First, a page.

The Lucky One
2012, PG-13, 101 min. Directed by Scott Hicks. Starring Zac Efron, Taylor Schilling, Riley Thomas Stewart, Blythe Danner, Jay R. Ferguson, Adam LeFevre.
REVIEWED By Marc Savlov, Fri., April 20, 2012
Normally I'm averse to reductionist terms like "chick flick," but The Lucky One, adapted from Nicholas Sparks' bestselling novel, is the chickiest flick you're likely to see this season. Depending on your taste in romantic fare, you'll either find it toe-curlingly dreamy or ploddingly predictable. Dismayingly, I fell into the latter camp. For a film that hinges on the notions of fate, destiny, and the apparent randomness involved in meeting one's soul mate, The Lucky One – from the writer who brought you The Notebook – is as timelessly shopworn as the sunrise.
That very fact, of course, makes it reassuring to some people. Love triumphs in the end, despite its circuitous route from the bullet-pocked villages of Iraq to a preternaturally peaceful Louisiana parish replete with a passel of wag-happy canines and Blythe Danner's wise nanna. Her eyebrows alone know and telegraph the innermost secrets of the heart to her heartbroken granddaughter Beth (Schilling). A year back, Beth lost her brother Drake in the war, and her alcoholic ex-husband Keith (Ferguson, who will make you wonder whatever happened to Ray Liotta) keeps threatening to take her to court over custody of their 8-year-old son Ben (Stewart). It doesn't help Beth's situation that Keith is a cop with strong political/familial ties, but all of this is icing on someone else's cake o' fate. That would be Marine Sgt. Logan Thibault (Efron), who found a dog-eared photograph of Beth amid the carnage of Iraq and has been searching for the gorgeous girl for the past year. Walking from Colorado to the Spanish moss-draped Louisiana environs, Thibault finally ends up at Beth's rural manse/dog-boarding business. You can guess the rest, and rest assured you guessed right.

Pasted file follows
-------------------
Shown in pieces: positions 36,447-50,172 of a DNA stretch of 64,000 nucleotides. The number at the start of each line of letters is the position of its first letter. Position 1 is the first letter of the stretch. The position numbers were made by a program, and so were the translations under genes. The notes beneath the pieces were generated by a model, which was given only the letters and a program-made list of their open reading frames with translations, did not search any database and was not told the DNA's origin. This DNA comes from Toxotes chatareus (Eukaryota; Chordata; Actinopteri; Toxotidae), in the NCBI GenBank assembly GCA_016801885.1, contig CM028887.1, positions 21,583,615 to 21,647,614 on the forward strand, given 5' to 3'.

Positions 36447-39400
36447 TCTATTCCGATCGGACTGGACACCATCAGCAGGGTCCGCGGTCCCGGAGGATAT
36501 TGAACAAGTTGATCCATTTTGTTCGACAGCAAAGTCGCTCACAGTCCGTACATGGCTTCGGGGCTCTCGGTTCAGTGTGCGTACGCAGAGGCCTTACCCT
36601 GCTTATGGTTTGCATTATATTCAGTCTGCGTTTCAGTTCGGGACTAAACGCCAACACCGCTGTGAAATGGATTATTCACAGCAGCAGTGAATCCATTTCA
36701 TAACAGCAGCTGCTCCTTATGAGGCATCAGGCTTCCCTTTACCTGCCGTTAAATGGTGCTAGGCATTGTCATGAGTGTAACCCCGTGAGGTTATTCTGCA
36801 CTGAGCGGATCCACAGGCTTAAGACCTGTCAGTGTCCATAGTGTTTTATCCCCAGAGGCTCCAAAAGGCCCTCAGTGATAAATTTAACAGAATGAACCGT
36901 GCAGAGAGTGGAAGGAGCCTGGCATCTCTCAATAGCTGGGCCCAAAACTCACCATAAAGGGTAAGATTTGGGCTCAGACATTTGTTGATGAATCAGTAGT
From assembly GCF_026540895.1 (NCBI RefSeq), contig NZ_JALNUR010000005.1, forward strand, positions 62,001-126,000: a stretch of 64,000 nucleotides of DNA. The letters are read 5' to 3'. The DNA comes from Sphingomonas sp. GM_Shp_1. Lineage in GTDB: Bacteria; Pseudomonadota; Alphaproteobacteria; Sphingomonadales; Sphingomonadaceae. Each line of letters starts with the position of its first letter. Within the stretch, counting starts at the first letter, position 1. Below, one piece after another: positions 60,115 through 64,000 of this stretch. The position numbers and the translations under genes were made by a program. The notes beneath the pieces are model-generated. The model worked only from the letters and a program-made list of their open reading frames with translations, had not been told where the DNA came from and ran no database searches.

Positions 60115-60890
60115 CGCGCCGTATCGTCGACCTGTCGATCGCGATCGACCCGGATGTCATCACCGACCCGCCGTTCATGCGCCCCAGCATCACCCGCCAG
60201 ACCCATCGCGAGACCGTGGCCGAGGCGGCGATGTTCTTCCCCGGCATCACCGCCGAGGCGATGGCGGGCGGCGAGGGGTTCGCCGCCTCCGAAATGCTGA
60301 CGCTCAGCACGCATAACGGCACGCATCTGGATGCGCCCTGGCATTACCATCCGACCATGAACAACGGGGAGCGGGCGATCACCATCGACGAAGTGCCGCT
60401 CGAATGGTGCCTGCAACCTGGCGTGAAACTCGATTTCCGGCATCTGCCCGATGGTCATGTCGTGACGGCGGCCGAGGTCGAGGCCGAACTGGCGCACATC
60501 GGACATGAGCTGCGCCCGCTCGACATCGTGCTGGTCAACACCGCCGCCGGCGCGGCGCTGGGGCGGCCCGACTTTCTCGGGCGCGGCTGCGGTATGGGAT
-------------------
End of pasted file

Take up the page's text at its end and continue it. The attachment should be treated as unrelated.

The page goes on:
Despite a needless voiceover narration that bookends the film, Efron is fine in the role of the mysterious stranger. It's the type of role Paul Newman might have played, circa 1964 – with a lot more quiet fire – and, indeed, Efron has similarly arresting eyes. The planes of his face, too, render him right for the role. The cast is uniformly fine across the board, even if Ferguson and LeFevre (kitted out in a poorly designed fat suit) play godawful countrified stereotypes. Alar Kivilo's cinematography makes the most of the lush, sultry setting, while Mark Isham's unobtrusive score is memorable for being utterly forgettable.
It's a wash, though, devoid of any of the true frissons that tend to accompany real-life romance. For all its soap-opera psychodrama, The Lucky One is pretty boilerplate stuff, with barely a smidgeon of surprise and a foregone conclusion.